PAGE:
The title track expands on TKCC’s previous sound by adding piano and electric guitar into the mix. The drums give a loose sway to the song, and that mood stands in stark contrast to the very structured rhythms and tones of The Weeping Tree. Meagan Zahora’s vocals retain their classy quality while allowing a little more spontaneity and passion into her measured delivery. I think the new approach works wonderfully, and I look forward to hearing more songs in this vein from the band.
The Seldon Plan’s That Time You Dreamed [EP] is quite appropriately titled, as it calls to mind the way that Copeland could wring rock songs out of hazy, dreamy guitarwork. The songs clamor and clang, but never lose sight of that warm melodic core. From the meandering title track to the heavily rhythmic “Setting the Scene” and perky closer “Revelation 1.0,” the tracks are consistently welcoming. The Seldon Plan has a firm grasp on what they’re trying to accomplish in these nine minutes, and they succeed at those goals. If you’re a fan of dreamy indie-rock circa 2003, you should head on over to The Seldon Plan’s Bandcamp.
Mike Dillon Band features a guitarist/bassist, a drummer, a trombonist, and Mike Dillon on percussion and vocals. They play an unclassifiable mix of punk, ska, hip-hop, jazz, rock and more. I don’t want to waste any more words trying to explain it:
Lightning Dust’s video for “Diamond” is the epitome of a video style that I really like: a meaningful clip that doesn’t get too obsessed with cinematic perfection and instead portrays the song well. Just watch:
Metaform’s post-dubstep minimalist electronica is really cool sounding. The video for “In My Mind (I Will Wait)” features the producer in a trashed, abandoned building, which fits in an odd sort of way.
Volcano Choir, one of the quickly-becoming-innumerable projects that include Justin Vernon, is back. Check the trailer for the Repave, which includes vocals from Justin Vernon that sound way more earnest than his falsetto-heavy Bon Iver work. The album drops September 3.
One of the most arresting pitches I’ve heard in a long while was from the songwriter of Filbert, who announced in his e-mail that “My only hope is to run out of free downloads on our Bandcamp!” Well, Daniel Gutierrez, I hope that I can help you meet that goal. Chronographic is a high-quality album that deserves all that and more.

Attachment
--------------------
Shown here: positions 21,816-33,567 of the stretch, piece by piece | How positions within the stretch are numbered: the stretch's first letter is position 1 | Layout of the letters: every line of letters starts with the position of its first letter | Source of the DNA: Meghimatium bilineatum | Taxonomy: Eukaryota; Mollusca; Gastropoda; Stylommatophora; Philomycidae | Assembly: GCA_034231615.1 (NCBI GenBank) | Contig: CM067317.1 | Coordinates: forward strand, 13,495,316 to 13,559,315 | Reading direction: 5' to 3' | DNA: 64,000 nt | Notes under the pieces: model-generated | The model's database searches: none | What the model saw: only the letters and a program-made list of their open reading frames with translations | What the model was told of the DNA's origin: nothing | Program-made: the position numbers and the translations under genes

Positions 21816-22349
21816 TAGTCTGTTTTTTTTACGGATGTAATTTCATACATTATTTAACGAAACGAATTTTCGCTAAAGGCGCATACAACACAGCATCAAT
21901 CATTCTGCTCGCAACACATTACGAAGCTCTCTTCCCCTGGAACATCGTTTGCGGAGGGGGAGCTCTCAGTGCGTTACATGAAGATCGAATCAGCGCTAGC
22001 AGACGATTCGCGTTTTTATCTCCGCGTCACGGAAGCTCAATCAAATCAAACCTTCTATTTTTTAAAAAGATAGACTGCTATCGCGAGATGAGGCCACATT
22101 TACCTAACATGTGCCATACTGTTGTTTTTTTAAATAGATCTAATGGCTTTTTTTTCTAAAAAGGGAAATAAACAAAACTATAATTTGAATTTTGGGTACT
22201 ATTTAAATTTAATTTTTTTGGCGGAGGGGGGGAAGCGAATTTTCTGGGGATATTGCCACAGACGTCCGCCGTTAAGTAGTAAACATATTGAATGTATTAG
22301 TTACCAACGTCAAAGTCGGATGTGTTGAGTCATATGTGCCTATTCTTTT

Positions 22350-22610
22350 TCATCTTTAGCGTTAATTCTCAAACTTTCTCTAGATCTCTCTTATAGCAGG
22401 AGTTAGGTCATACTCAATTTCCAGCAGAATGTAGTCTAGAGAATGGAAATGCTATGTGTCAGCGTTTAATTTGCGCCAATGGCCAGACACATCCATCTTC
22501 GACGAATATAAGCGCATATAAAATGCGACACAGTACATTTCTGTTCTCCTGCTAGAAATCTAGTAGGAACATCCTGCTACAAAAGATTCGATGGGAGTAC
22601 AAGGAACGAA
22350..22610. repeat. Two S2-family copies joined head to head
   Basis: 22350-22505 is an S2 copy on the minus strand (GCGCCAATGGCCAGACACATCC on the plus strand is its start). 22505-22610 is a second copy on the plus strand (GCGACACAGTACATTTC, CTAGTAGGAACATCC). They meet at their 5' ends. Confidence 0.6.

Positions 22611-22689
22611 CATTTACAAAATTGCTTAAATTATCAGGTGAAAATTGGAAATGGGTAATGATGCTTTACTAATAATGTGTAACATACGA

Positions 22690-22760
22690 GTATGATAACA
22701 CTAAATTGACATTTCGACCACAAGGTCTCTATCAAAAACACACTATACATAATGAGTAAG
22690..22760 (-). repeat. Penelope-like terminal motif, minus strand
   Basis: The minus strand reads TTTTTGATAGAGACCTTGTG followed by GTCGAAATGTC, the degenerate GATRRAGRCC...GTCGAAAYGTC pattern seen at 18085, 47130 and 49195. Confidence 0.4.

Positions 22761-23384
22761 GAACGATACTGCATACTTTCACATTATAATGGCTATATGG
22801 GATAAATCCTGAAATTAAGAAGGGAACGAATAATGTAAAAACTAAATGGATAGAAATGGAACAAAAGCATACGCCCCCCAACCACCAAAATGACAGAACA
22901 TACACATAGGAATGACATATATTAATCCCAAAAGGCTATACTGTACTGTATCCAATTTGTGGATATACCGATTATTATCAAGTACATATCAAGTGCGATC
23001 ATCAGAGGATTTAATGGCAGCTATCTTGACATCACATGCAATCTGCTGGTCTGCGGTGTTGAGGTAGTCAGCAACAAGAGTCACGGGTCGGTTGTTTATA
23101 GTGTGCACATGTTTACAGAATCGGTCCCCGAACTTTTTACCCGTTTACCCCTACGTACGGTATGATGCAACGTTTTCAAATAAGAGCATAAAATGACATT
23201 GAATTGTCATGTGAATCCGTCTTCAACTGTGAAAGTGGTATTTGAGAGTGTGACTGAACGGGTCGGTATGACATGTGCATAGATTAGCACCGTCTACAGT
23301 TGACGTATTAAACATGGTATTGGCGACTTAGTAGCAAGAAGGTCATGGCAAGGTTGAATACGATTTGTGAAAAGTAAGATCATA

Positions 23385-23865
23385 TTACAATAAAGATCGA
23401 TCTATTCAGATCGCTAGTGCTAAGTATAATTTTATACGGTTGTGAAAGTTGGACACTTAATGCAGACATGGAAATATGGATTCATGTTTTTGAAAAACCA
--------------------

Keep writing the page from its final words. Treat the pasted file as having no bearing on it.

I introduced Filbert to a group of my friends under the tag “Modest Mouse + Jeffrey Lewis + backpack rap + Bon Iver = Filbert,” and I’m standing by that assessment for this review. The core of Filbert’s sound is a dreary acoustic strum not all that different than Bon Iver’s cabin output, but the sound takes a hard left with what’s layered on top of it. Gutierrez has a humble, mumbly voice very similar to the vastly underrated Jeffrey Lewis, but he uses it to announce earnest musings on the often-ignored, normal bits of life (a la backpack rap) instead of Lewis’ surreal scenes. The final identifier (Modest Mouse) comes along in the arrangements, which skew toward the meandering and wandering–similar to the quieter moments of Good News for People Who Love Bad News.
It’s an absolutely glorious, riveting amalgam. Gutierrez and co. hold attention not through electrifying riffs or overtly clever turns of phrase, but through intricate, intimate tunes. Gutierrez includes several long clips of children talking to him and playing music as intros and outros, which give the whole album a distinctly “bedroom project of thoughtful, loving dad in his spare time” air. With folk’s recent self-importance in the era of Mumford and Sons saying big and important things to big and important audiences, it’s quite refreshing to hear an album that’s not targeted at the masses, but the Mrs. This one isn’t a world-conquering statement or important announcement, which paradoxically makes it both of those things. It’s not like slacker chic, where we’re celebrating largely unceremonious things; instead, it’s those guys who kept doing what they loved finally getting their due.
Songs like “Headphones” and “Breath” show that there are indeed some musical chops at play beyond the humble lyrics. The former builds to a desperate, striking conclusion via a slow but persistent crescendo; the latter creates a tune off a memorable guitar line and a surprisingly complex percussive section (complete with essential tambourine). “Breath” ties that commendable arrangement to a perfectly matched lyric set about weariness: “My legs won’t let me get out of the shower / … I just want to let the water hit me for a little while longer.” Yo, if we haven’t all been there, right?